How to talk to kids about tragedy -, South Georgia News, Weather, Sports

How to talk to kids about tragedy

Lisa Spears of the Aspire Child & Adolescent Program Lisa Spears of the Aspire Child & Adolescent Program

How might your children be affected by the tragedy of the school shooting in Connecticut, and how should you talk to them about it?

While parents in Connecticut are dealing with tragedy, many parents across the country are talking to their children about what happened.

"I would definitely encourage parents to think about and consider their children's age, and their maturity, and based on that you would determine what level of information you would give them about what happened to their friends," said Lisa Spears of the Aspire Child & Adolescent Program.

Experts encourage parents to comfort their children at times of trauma, but say you shouldn't necessarily expect them to engage in the conversation.

"Reassure them and allow them to talk if they want to talk but allowing them to not say anything if they don't want to," Spears said.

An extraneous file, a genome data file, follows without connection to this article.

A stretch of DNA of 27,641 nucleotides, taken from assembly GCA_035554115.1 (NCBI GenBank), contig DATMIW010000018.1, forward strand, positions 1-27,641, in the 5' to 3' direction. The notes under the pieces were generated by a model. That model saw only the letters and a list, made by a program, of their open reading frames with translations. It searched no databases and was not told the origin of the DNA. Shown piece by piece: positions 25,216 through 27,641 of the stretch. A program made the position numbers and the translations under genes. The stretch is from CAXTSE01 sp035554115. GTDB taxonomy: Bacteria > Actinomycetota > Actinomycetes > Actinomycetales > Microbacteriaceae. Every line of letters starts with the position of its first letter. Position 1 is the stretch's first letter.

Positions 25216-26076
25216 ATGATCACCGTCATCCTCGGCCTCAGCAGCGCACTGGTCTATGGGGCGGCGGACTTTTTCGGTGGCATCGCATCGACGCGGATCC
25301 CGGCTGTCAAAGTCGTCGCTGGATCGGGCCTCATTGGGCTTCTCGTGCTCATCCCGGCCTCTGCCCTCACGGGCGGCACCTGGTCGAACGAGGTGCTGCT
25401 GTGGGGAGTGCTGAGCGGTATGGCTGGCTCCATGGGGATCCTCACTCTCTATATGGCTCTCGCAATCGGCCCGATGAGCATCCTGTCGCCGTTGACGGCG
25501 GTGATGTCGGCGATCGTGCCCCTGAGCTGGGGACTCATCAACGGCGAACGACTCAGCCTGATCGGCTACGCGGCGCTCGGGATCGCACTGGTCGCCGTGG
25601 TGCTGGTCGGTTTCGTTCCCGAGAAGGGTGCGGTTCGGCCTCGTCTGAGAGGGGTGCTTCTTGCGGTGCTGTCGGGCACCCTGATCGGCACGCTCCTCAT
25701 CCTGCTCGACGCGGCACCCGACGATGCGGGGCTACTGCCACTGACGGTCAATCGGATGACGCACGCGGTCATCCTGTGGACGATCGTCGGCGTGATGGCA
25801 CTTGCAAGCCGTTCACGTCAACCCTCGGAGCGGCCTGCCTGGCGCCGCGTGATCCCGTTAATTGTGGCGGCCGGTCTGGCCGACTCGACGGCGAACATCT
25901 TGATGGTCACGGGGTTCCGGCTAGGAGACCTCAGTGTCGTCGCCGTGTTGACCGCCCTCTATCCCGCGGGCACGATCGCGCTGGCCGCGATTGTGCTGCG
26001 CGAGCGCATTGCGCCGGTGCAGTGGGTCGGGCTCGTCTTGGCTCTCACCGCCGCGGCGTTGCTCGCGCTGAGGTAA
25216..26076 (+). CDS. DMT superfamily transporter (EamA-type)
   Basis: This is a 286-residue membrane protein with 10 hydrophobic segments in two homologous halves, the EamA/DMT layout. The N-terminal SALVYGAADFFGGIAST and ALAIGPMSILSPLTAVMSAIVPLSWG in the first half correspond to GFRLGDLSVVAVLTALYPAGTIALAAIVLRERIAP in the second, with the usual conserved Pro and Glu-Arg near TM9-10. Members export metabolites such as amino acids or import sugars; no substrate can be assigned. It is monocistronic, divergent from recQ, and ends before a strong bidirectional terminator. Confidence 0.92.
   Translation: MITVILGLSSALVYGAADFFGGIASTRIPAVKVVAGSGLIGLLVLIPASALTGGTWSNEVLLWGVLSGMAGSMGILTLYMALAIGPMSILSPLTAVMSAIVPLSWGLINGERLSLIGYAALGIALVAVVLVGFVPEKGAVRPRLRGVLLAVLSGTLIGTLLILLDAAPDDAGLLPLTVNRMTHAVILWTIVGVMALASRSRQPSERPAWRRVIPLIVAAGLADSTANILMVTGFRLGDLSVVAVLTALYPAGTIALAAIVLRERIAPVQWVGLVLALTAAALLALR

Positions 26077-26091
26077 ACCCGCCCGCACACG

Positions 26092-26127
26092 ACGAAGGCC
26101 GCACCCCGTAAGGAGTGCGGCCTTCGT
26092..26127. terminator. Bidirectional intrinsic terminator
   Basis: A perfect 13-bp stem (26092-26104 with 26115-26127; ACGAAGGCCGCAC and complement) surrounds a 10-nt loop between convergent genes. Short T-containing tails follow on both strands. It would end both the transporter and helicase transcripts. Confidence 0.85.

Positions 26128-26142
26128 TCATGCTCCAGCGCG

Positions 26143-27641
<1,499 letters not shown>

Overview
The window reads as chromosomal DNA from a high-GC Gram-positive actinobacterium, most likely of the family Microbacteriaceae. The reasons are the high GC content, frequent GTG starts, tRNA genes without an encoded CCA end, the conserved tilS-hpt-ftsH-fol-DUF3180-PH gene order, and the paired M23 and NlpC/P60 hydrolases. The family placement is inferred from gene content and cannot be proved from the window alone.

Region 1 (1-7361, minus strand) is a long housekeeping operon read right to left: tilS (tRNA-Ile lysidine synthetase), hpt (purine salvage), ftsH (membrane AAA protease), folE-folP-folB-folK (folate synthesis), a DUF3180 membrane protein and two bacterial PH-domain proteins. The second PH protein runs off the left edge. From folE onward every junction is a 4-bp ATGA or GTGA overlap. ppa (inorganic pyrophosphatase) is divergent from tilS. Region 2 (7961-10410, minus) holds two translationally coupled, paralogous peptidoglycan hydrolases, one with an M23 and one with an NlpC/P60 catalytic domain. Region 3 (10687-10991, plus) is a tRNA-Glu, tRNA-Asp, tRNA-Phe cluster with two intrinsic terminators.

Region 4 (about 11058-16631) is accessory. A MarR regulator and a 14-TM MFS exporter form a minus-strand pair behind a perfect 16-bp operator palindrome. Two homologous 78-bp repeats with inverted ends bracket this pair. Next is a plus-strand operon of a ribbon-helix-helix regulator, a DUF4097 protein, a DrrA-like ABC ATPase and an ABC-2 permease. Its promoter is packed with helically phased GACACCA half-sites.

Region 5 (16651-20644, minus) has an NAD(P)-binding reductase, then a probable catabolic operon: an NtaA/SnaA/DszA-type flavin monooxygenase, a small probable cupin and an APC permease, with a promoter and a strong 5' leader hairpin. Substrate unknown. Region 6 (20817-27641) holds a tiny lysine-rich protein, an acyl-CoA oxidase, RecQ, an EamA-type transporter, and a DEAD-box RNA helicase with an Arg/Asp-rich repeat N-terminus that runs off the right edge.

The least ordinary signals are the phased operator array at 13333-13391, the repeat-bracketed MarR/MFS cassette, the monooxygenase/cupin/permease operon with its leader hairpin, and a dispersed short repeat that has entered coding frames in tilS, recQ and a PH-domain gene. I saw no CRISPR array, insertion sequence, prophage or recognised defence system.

Spears says fear develops very early on in a person's life, so it is important for parents to alleviate their kids fear, and be cautious not to add to it.

"If your child needs to stay out of school for a little while to process through what is going on, get them help, get them professional counseling, especially if they were right there in the school and saw some of the tragedies that went on," Spears said.

Children who have been part of a traumatic episode like the one at Sandy Hook Elementary School, may experience levels of post traumatic stress disorder and experts say this is normal and parents should explain that to their kids.

"The children specifically who have been part of this tragedy will more than likely experience anxiety, some may experience depression, others will experience grief especially if they were close to some of their classmates who were killed or injured, and some of that may present itself through nightmares, you may see some of the younger children who are in kindergarten, regress to maybe some bed wetting, and those types of things."

Spears says you should skip the details and stick to the facts when explaining a tragedy to kids. Experts say one way you can help your child feel safe is to find out your child's schools safety protocol and explain that to your child.

If you'd like to express your thoughts about this tragedy or your condolences to the people of Newtown, you can join the conversation now on our facebook page.

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